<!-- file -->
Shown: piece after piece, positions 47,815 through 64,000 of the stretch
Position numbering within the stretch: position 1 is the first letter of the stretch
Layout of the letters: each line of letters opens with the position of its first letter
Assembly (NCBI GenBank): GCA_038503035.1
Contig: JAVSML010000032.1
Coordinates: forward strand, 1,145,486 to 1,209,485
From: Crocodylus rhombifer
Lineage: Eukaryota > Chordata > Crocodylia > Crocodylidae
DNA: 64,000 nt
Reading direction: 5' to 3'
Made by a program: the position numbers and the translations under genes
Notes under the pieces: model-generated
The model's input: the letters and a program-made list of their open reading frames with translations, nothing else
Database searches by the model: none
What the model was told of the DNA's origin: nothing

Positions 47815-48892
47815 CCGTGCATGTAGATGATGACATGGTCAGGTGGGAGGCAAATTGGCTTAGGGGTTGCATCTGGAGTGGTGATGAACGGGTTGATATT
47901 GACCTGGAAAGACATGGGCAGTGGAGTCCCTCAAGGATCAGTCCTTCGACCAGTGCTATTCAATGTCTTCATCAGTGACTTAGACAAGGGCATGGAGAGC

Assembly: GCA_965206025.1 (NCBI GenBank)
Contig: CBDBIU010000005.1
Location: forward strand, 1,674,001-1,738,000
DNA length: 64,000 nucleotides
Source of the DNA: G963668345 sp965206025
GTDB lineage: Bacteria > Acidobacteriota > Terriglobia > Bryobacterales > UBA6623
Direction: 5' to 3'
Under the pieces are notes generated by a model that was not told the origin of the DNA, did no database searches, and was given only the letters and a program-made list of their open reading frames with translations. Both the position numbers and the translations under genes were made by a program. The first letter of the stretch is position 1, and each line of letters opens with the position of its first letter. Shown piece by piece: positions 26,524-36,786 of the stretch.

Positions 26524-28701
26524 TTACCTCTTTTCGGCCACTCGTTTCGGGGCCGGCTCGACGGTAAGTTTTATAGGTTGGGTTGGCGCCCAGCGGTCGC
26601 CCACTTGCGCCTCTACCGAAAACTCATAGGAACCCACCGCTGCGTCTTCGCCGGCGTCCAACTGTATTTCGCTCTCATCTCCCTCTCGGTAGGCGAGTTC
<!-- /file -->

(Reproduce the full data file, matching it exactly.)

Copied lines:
Shown: piece after piece, positions 47,815 through 64,000 of the stretch
Position numbering within the stretch: position 1 is the first letter of the stretch
Layout of the letters: each line of letters opens with the position of its first letter
Assembly (NCBI GenBank): GCA_038503035.1
Contig: JAVSML010000032.1
Coordinates: forward strand, 1,145,486 to 1,209,485
From: Crocodylus rhombifer
Lineage: Eukaryota > Chordata > Crocodylia > Crocodylidae
DNA: 64,000 nt
Reading direction: 5' to 3'
Made by a program: the position numbers and the translations under genes
Notes under the pieces: model-generated
The model's input: the letters and a program-made list of their open reading frames with translations, nothing else
Database searches by the model: none
What the model was told of the DNA's origin: nothing

Positions 47815-48892
47815 CCGTGCATGTAGATGATGACATGGTCAGGTGGGAGGCAAATTGGCTTAGGGGTTGCATCTGGAGTGGTGATGAACGGGTTGATATT
47901 GACCTGGAAAGACATGGGCAGTGGAGTCCCTCAAGGATCAGTCCTTCGACCAGTGCTATTCAATGTCTTCATCAGTGACTTAGACAAGGGCATGGAGAGC

Assembly: GCA_965206025.1 (NCBI GenBank)
Contig: CBDBIU010000005.1
Location: forward strand, 1,674,001-1,738,000
DNA length: 64,000 nucleotides
Source of the DNA: G963668345 sp965206025
GTDB lineage: Bacteria > Acidobacteriota > Terriglobia > Bryobacterales > UBA6623
Direction: 5' to 3'
Under the pieces are notes generated by a model that was not told the origin of the DNA, did no database searches, and was given only the letters and a program-made list of their open reading frames with translations. Both the position numbers and the translations under genes were made by a program. The first letter of the stretch is position 1, and each line of letters opens with the position of its first letter. Shown piece by piece: positions 26,524-36,786 of the stretch.

Positions 26524-28701
26524 TTACCTCTTTTCGGCCACTCGTTTCGGGGCCGGCTCGACGGTAAGTTTTATAGGTTGGGTTGGCGCCCAGCGGTCGC
26601 CCACTTGCGCCTCTACCGAAAACTCATAGGAACCCACCGCTGCGTCTTCGCCGGCGTCCAACTGTATTTCGCTCTCATCTCCCTCTCGGTAGGCGAGTTC